Category Archives: faith based initiatives

A Short History of Fascism in America

by Clifford Kiracofe. A good overview of the history of international fascism, the liberty league, think tanks, Smedley Butler, Synarchy, faith based initiatives, Dr. Rice, and various other organizations involved in fascism in America.

Note: If you discount this based upon where it is posted, you do so at your own peril. Please consider not throwing the baby out with the bath water and take it on it’s own merits. Having said that, I am not a fan of the philosophy of the website. However, there is much there to learn from for instance, the jaw dropping speech of Secretary of State Rice to the Southern Baptist Convention Annual Meeting, June 14, 2006. in which she states the usual hypocrisies but with a bent on the God meme.

Ladies and gentlemen, President Bush and I share your conviction that America can and must be a force for good in the world. The President and I believe that the United States must remain engaged as a leader in events beyond our borders. We believe this because we are guided by the same enduring principle that gave birth to our own nation: Human dignity is not a government’s grant to its citizens nor mankind’s gift to one another; it is God’s endowment to all humanity. (Applause.)

These are critical and important and even trying times for America, but it is time when we must affirm what we stand for as a nation and what role we must play in the world. And it’s that that I’d like to talk to you about here in Greensboro this morning.

We in America are blessed with lives of tremendous liberty: the freedom to govern ourselves and elect our leaders; the freedom to own property; the freedom to educate our children, our boys and our girls; and of course the freedom to think as we please and to worship as we wish. America embodies these liberties but America does not own these liberties. We stand for ideals that are greater than ourselves and we go into the world not to plunder but to protect, not to subjugate but to liberate, not as masters of others but as servants of freedom. (Applause.)

Our world needs America’s leadership now more than ever. As we celebrate our freedom here today, our thoughts turn to the many people throughout the world who are not as fortunate as we are. We’re mindful that many men and women beyond our shores still live at the mercy of thieves and thugs and petty tyrants. We’re mindful that many still suffer from scourges like poverty and disease that are offensive to human dignity. And of course we’re mindful that too many people of faith can only whisper to God in the silent sanctuaries of their conscience because they fear persecution for their religious beliefs. These are tragedies. These are tragedies, but they are also threats in the making. For in today’s world, we have learned that whenever freedom and tolerance are on the march, we are secure. But when these ideals are in retreat we are vulnerable. As long as governments practice and propagate hatred, as long as half of the human race lives on less than $2 a day, as long as entire countries remain sources of rage and stagnation, our world will neither be stable, nor just. So here, ladies and gentlemen, is the choice before our country, before us as Americans. Will we lead in the world or will we withdraw? Will we rise to the challenges of our time or will we shrink from them? America is a country of vast wealth and power, to be sure. But just as important, we are a nation of great compassion and conscience and democratic principle. So as we consider our future role in the world, we must reflect on some important questions. We must ask ourselves: If not for America, who would rally other nations to conscience to the international defense of religious liberty?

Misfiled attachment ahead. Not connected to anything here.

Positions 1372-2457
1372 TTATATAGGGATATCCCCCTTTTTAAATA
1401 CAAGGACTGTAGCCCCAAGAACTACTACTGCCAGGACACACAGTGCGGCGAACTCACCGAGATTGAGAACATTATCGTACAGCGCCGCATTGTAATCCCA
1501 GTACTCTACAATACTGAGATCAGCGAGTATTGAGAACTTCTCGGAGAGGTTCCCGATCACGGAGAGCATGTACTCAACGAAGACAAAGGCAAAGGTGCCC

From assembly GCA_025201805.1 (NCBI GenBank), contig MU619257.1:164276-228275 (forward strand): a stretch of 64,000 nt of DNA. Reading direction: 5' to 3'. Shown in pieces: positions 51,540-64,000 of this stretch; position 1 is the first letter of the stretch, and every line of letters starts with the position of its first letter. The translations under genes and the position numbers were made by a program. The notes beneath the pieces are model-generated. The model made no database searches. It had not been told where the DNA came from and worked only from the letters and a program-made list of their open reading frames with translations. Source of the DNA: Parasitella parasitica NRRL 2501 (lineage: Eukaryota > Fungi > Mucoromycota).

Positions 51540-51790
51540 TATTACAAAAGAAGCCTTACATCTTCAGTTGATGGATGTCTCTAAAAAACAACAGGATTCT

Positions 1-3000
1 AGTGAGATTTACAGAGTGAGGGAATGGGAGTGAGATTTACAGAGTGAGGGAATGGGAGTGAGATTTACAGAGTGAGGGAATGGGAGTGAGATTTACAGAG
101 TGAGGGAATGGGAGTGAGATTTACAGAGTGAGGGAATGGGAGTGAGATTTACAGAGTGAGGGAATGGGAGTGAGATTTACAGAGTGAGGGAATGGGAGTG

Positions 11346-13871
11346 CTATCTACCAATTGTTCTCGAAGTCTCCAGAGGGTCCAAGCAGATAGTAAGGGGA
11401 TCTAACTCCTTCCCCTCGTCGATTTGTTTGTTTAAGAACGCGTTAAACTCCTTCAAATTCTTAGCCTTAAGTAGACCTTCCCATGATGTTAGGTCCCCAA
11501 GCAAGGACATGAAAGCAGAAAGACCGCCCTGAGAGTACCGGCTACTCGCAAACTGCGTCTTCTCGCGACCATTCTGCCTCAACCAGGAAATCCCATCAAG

President Bush has made clear that the best relations with the United States are reserved for those governments that respect the beliefs of their people. When you go to a place like China as I have and you sit in a church with Chinese Christians, you cannot help but marvel at their faith and their courage. If America does not rally support for people everywhere who desire to worship in peace and freedom then I ask you: Who will? (Applause.)

We in America are blessed with lives of tremendous liberty: the freedom to govern ourselves and elect our leaders; the freedom to own property; the freedom to educate our children, our boys and our girls; and of course the freedom to think as we please and to worship as we wish. America embodies these liberties but America does not own these liberties. We stand for ideals that are greater than ourselves and we go into the world not to plunder but to protect, not to subjugate but to liberate, not as masters of others but as servants of freedom. (Applause.)


We can place the American Christian Right today within the context of the Gleichschaltung [Nazification of all institutions] of 1933 and the formation of the Protestant Reich Church. I would suggest that the 25 million hard-core fundamentalists forming President Bush’s “political base” in the United States—the 16 million Southern Baptists, in particular, and another 9 million Adventists and Pentacostalists, for example—parallel, although in a different form and in a different time, the German Reich Church.

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